In a world without scarcity... then sure, let's have one more cop on the block.  However, our world really isn't an exception to the rule of scarcity.  So one more cop means one less coach.  I'm using the word "coach" to refer to anybody who helps, in some way, to create better options.  Do we want a larger market for coaches... or a larger market for cops?

Perhaps what pushes Le Guin onto the wrong track is that there are more (inter)-national blockbusters than ever before which gives some people the impression that variety is declining. It’s not a contradiction, however, that niche products can become more easily available even as there are more blockbusters–as Paul Krugman explained the two phenomena are part and parcel of the same logic of larger markets. It’s important, however, to keep one’s eye on the variety available to individuals. Variety has gone up for every person even as some measures of geographic variety have gone down. - Alex Tabarrok, Why Does Ursula K. Le Guin Hate Amazon?

The more cops there are... the less coaches there are.  The less coaches there are... the less variety of opportunities that will be available to individuals.  The less variety of opportunities available.... the less likely it is that individuals will find their niche.  The less likely it is that individuals will find their niche... the more likely it is that individuals will commit crimes.

We really don't want anybody to have terrible first options.  Which is why it's so important to understand that taking away terrible first options does absolutely nothing to increase the supply of better options.  In fact, because of scarcity, allocating more resources to destroying options means that less resources will be allocated to creating options.  The result is a vicious cycle.

Creating a market in the public sector would help ensure that cops were efficiently allocated.  With cops engaging in the most valuable activities in the most valuable locations... we would be a lot better protected with far fewer cops.  This would free-up more people to be coaches... which would decrease the demand for cops... which would free-up even more people to be coaches...   It would be a virtuous cycle.

Basically, the more resources that we allocate to cultivating, the less resources we will need to allocate to weeding.  With this in mind... let's jump back to private cities.

Unlike the government, private cities would have the maximum incentive to try and discern people's true priorities.  The profit motive would ensure that we'd see some increase in the diversity of the supply of public goods.  But how, exactly, would the owners of the private cities do a better job of discerning people's true priorities?  More cheap talk surveys?  More cheap talk town hall meetings?  Whichever methods were used... none of them would come even close to the preference revelation effectiveness and accuracy of giving taxpayers the freedom to vote with their tax dollars.  Foot voting is the epitome of a blunt instrument.  Opinion voting is the epitome of an inaccurate instrument.  Dollar voting is the epitome of a precise and accurate instrument.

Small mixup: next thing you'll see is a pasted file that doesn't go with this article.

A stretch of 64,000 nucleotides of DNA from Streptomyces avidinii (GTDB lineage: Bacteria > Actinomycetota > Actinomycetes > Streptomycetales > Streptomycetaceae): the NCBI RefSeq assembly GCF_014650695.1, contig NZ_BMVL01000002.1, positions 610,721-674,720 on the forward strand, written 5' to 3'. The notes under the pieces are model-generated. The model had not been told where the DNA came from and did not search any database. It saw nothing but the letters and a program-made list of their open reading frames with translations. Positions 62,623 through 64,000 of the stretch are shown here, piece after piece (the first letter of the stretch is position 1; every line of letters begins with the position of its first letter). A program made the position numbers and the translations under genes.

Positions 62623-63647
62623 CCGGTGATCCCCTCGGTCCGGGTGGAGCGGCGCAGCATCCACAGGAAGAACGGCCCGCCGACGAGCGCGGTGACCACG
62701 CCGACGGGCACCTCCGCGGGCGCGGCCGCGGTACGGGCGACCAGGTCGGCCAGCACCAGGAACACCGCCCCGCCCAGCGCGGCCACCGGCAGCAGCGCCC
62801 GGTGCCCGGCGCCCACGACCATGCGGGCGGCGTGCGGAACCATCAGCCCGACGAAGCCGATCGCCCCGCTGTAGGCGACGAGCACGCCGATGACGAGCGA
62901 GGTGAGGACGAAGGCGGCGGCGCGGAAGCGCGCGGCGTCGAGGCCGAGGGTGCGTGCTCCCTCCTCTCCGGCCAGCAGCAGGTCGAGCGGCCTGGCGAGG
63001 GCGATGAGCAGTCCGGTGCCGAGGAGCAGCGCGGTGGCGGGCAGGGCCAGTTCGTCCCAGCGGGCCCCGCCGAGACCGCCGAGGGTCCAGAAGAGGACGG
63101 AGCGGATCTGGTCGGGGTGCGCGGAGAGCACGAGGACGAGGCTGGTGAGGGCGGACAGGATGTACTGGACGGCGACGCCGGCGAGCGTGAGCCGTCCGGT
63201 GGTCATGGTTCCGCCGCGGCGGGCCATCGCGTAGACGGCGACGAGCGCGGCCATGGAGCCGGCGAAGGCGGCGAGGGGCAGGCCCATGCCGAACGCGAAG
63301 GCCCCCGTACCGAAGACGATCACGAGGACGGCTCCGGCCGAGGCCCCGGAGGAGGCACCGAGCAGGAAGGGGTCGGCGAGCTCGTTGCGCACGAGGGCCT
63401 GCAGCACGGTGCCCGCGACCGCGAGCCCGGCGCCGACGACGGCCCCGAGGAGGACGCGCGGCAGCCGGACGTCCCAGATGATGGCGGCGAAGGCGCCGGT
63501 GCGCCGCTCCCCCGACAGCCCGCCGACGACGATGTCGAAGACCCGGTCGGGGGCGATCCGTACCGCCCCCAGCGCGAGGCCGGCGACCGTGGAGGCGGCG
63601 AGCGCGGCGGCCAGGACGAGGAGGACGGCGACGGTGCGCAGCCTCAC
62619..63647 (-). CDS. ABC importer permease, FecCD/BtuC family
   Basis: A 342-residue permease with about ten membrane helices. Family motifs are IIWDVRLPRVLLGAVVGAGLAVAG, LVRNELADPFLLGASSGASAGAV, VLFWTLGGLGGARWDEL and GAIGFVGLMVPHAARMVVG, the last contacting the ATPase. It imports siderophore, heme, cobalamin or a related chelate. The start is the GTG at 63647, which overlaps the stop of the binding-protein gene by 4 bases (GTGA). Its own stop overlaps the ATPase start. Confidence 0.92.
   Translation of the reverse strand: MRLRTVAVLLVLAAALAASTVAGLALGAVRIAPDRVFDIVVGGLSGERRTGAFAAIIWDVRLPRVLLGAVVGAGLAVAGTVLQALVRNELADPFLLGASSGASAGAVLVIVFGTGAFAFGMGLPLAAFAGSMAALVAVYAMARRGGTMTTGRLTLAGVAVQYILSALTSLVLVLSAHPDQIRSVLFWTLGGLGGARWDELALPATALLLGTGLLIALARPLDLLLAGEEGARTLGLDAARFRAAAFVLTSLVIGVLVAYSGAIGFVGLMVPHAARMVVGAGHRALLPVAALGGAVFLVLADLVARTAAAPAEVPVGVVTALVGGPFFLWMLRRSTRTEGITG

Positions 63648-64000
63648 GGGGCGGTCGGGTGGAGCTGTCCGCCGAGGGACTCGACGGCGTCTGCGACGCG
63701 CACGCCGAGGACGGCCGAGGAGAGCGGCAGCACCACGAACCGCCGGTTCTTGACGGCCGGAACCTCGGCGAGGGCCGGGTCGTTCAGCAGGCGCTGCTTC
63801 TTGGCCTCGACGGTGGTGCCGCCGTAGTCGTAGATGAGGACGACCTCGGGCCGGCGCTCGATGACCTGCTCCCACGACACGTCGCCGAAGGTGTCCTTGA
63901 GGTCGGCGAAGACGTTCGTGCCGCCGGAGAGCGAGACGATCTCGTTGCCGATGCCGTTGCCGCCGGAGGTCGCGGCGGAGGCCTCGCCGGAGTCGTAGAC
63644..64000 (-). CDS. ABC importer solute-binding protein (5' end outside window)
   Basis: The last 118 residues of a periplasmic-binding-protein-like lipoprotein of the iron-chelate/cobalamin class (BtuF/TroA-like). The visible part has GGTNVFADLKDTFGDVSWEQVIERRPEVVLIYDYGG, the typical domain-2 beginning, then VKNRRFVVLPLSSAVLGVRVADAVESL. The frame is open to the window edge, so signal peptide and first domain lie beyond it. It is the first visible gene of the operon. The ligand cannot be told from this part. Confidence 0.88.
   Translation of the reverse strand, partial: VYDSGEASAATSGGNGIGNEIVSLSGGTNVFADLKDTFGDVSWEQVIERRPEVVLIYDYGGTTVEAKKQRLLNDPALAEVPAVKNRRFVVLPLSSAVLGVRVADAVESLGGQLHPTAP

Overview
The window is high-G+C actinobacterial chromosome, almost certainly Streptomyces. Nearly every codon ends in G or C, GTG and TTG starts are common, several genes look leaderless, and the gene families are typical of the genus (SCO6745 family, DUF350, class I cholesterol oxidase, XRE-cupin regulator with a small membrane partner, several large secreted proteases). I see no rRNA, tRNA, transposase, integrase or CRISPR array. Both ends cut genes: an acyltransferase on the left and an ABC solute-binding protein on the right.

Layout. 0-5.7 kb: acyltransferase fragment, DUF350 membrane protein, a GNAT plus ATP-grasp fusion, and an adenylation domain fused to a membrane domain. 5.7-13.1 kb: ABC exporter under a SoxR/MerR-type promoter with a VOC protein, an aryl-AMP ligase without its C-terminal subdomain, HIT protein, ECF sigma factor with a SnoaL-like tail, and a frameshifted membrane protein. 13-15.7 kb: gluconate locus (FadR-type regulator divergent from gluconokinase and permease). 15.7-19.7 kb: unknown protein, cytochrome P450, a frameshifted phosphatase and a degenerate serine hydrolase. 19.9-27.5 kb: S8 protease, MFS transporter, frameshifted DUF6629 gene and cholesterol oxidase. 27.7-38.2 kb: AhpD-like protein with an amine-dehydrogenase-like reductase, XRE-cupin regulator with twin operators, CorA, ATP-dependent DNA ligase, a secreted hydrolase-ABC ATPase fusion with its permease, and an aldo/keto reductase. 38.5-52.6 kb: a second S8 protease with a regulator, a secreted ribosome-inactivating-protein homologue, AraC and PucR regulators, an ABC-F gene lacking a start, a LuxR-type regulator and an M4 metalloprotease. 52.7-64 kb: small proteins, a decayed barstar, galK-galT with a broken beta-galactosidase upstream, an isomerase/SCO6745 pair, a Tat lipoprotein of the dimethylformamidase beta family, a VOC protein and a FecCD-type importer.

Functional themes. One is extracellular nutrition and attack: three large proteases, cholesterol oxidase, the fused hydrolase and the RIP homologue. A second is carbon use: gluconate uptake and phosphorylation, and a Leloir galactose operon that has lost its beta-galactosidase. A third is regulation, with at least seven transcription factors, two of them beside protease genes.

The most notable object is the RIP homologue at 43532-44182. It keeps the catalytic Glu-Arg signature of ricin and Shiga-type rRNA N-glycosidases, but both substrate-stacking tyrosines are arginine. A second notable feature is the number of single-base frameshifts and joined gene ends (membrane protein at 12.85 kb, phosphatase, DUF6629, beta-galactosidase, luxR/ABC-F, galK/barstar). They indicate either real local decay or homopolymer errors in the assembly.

Humans are diverse... which means that demand is naturally diverse.  Creating a market in the public sector would ensure that the supply of public goods is just as diverse as the demand for public goods.  Maximizing supply diversity would maximize niche diversity.

Here are some passages that have something to do, more or less, with niches...

It is, after all, not necessary to fly right into the middle of the sun, but it is necessary to crawl to a clean little spot on earth where the sun sometimes shines and one can warm oneself a little. - Franz Kafka,  Kafka’s Remarkable Letter to His Abusive and Narcissistic Father
Ecological Homogenization - Part of the problem for our native bees is our human desire for neatness and uniformity. Pretty lawns with no bare spots. Non-flowering grass, or pollen-less flowers. Paved spots where a sand bank or brush pile may have been before. All places where a native bee might have made her home or found a snack. - Gwen Pearson, You're Worrying About The Wrong Bees
That on the multiplicity of those wants depended all those mutual services which the individual members of a society pay to each other: and that consequently, the greater variety there was of wants, the larger number of individuals might find their private interest in labouring for the good of others, and united together, compose one body. - Bernard Mandeville, The Fable of the Bees and Other Writings